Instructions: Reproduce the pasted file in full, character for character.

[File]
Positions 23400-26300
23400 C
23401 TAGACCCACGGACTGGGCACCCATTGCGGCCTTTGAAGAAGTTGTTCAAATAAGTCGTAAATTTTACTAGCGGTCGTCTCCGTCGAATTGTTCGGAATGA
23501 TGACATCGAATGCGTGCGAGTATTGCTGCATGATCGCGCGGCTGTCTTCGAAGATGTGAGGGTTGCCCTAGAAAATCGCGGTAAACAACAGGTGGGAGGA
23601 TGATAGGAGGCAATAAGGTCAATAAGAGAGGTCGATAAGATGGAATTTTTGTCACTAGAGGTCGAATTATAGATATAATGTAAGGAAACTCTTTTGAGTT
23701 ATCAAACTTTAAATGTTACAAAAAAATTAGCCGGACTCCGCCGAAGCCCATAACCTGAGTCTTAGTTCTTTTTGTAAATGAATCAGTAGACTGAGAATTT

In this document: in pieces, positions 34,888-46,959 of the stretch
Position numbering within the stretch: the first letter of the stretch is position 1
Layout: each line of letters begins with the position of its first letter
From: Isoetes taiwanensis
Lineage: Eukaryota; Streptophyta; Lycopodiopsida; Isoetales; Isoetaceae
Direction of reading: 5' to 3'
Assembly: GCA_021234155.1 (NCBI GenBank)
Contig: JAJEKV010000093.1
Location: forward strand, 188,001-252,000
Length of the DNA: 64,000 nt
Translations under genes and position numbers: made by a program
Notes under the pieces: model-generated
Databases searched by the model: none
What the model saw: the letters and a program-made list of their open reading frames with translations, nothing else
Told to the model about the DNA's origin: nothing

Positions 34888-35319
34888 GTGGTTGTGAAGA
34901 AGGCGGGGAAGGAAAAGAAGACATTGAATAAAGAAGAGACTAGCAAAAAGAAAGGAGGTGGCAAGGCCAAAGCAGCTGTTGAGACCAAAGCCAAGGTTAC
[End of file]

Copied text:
Positions 23400-26300
23400 C
23401 TAGACCCACGGACTGGGCACCCATTGCGGCCTTTGAAGAAGTTGTTCAAATAAGTCGTAAATTTTACTAGCGGTCGTCTCCGTCGAATTGTTCGGAATGA
23501 TGACATCGAATGCGTGCGAGTATTGCTGCATGATCGCGCGGCTGTCTTCGAAGATGTGAGGGTTGCCCTAGAAAATCGCGGTAAACAACAGGTGGGAGGA
23601 TGATAGGAGGCAATAAGGTCAATAAGAGAGGTCGATAAGATGGAATTTTTGTCACTAGAGGTCGAATTATAGATATAATGTAAGGAAACTCTTTTGAGTT
23701 ATCAAACTTTAAATGTTACAAAAAAATTAGCCGGACTCCGCCGAAGCCCATAACCTGAGTCTTAGTTCTTTTTGTAAATGAATCAGTAGACTGAGAATTT

In this document: in pieces, positions 34,888-46,959 of the stretch
Position numbering within the stretch: the first letter of the stretch is position 1
Layout: each line of letters begins with the position of its first letter
From: Isoetes taiwanensis
Lineage: Eukaryota; Streptophyta; Lycopodiopsida; Isoetales; Isoetaceae
Direction of reading: 5' to 3'
Assembly: GCA_021234155.1 (NCBI GenBank)
Contig: JAJEKV010000093.1
Location: forward strand, 188,001-252,000
Length of the DNA: 64,000 nt
Translations under genes and position numbers: made by a program
Notes under the pieces: model-generated
Databases searched by the model: none
What the model saw: the letters and a program-made list of their open reading frames with translations, nothing else
Told to the model about the DNA's origin: nothing

Positions 34888-35319
34888 GTGGTTGTGAAGA
34901 AGGCGGGGAAGGAAAAGAAGACATTGAATAAAGAAGAGACTAGCAAAAAGAAAGGAGGTGGCAAGGCCAAAGCAGCTGTTGAGACCAAAGCCAAGGTTAC